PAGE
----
We bring it here. The customer or consumer comes direct here and we let them know about the pork, what the pigs were like, they name them and that sort of stuff, so it’s a bit of paddock to plate all the way through and the kids absolutely love it so it’s really good.”

Here’s the video featuring Kiara Edwards (duration 9:28).

APL Promotional Video 1 (discussing “Pigs in Schools” program)

I’d like to have seen some empathy for the piglets, who are in the school’s care for ten weeks at a time, but it was not apparent.

Here’s the promotional video (duration 2:44) referred to earlier, which is included in the kit supplied to schools. Ean Pollard concludes the video with these words: “If we can’t produce pork in God’s country, God knows where we’re gonna get it from.”

APL Promotional Video 2 (included in school kit)

The keeper of the “maternity ward” in Video 2 says, “And did you know over a million piglets Australia-wide are saved by having these farrowing crates”. That’s the annual figure according to the APL educational material and a separate “fact sheet“. [4] No verification has been supplied in either document. It may be an adventurous claim in the context of between 4.5 and 5 million pigs born in Australia each year. In nature, the problem is almost non-existent, as described by author Jeffrey Masson in his book “The Pig who sang to the Moon” [5]:

“In the wild, . . . sows getting ready to give birth will often construct protective nests as high as three feet. They line these farrowing nests with mouthfuls of grass and sometimes even manage to construct a roof made of sticks – a safe and comfortable home-like structure. On modern pig farms, where the mother is forced to give birth on concrete floors, her babies are often crushed when she rolls over. This never happens in the wild because the baby simply slips through the nest and finds her way back to her own teat.”

A video from Animal Liberation ACT, reported to be of Mr Pollard’s Lansdowne piggery, was prepared in response to APL Video 2. [6] The video focused on the farrowing crate area of the piggery (with plenty of steel and concrete but no hay). Images were also released, including the group housing area.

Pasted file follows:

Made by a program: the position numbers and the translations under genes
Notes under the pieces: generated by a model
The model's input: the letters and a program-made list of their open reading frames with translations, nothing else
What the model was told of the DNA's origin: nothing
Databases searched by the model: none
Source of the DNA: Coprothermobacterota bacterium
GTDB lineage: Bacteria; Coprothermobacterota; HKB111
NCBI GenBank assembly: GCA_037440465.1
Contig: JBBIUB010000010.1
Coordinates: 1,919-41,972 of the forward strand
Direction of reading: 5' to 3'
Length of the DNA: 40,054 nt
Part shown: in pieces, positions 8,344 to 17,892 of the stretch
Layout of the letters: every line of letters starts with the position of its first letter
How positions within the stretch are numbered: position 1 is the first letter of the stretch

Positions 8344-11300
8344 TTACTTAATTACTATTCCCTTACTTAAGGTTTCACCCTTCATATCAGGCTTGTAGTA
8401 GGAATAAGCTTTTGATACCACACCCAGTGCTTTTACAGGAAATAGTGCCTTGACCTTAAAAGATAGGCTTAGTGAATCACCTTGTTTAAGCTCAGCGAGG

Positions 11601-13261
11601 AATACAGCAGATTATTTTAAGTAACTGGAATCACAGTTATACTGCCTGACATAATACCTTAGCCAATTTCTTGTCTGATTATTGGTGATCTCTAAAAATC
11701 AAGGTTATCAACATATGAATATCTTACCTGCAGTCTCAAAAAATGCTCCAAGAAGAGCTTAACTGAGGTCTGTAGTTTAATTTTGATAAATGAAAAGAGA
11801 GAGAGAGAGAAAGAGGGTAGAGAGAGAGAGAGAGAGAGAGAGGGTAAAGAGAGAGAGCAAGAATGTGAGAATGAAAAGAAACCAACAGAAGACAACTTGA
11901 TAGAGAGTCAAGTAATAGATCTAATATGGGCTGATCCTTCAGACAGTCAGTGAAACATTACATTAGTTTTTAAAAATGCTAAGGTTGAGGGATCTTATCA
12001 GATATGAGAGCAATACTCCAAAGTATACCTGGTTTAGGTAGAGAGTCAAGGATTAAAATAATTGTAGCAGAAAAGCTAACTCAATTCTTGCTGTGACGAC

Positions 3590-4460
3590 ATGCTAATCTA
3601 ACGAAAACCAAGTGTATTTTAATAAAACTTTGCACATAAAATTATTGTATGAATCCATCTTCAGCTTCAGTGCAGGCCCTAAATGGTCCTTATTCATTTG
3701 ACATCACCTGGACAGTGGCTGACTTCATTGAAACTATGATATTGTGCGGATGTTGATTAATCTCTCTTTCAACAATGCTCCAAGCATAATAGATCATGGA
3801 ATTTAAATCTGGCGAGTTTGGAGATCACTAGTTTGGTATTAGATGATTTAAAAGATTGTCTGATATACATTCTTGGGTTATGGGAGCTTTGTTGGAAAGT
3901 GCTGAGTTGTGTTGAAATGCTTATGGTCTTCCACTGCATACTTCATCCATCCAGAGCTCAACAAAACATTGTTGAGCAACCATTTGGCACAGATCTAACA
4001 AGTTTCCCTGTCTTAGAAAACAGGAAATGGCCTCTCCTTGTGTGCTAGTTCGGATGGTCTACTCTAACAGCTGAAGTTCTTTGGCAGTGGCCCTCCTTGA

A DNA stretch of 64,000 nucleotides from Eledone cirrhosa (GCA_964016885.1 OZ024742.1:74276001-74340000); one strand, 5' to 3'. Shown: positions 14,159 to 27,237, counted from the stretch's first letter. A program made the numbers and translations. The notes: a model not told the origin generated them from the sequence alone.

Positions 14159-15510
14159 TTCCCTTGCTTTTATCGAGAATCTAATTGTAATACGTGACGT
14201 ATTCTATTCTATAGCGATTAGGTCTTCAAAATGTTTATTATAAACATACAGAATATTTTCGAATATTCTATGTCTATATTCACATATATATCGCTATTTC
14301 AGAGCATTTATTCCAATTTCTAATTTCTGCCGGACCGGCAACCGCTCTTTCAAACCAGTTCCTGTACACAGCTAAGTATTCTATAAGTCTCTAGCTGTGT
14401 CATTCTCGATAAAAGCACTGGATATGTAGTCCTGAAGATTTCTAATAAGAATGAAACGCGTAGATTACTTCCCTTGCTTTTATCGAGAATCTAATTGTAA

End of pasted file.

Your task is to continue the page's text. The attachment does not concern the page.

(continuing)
Selection of images from Animal Liberation ACT reportedly from Ean Pollard’s Lansdowne piggery

Go to bottom of page. WARNING: Graphic images.

Animal Liberation ACT Video

Here is Animal Liberation ACT’s video of the farrowing crate area (duration 7:17). WARNING: Graphic footage.

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Teachers as co-learners

The “Educational Unit” booklet contains the following rhetorical teacher’s question:

“I don’t know much about pork production myself – will I be able to teach it effectively?”

Answer:

“Yes! The unit is designed in such a way that you, as the teacher are a co-learner and you are provided with teacher notes, plus the resources are mainly web-based and are readily available. Most importantly, you will find that you learn with the students and make discoveries with them.”

So teachers may depend entirely on what an organisation, established for the purpose of supporting and promoting the pig meat industry, tells it.

Is that the sort of education we want in Australia?

Looking after pigs

The booklet refers glowingly to the euphemistically-titled Model Code of Practice for the Welfare of Animals (Pigs). Epitomising the world of political doublespeak, the “welfare” code (reflected in exemptions to state-based “prevention of cruelty to animals” legislation) permits the following horrendously cruel practices, most of which apply routinely to the vast majority of pigs used for food:

  • life-long confinement indoors;
  • confinement in a sow stall, with insufficient room to turn around, for up to 16.5 weeks, day and night;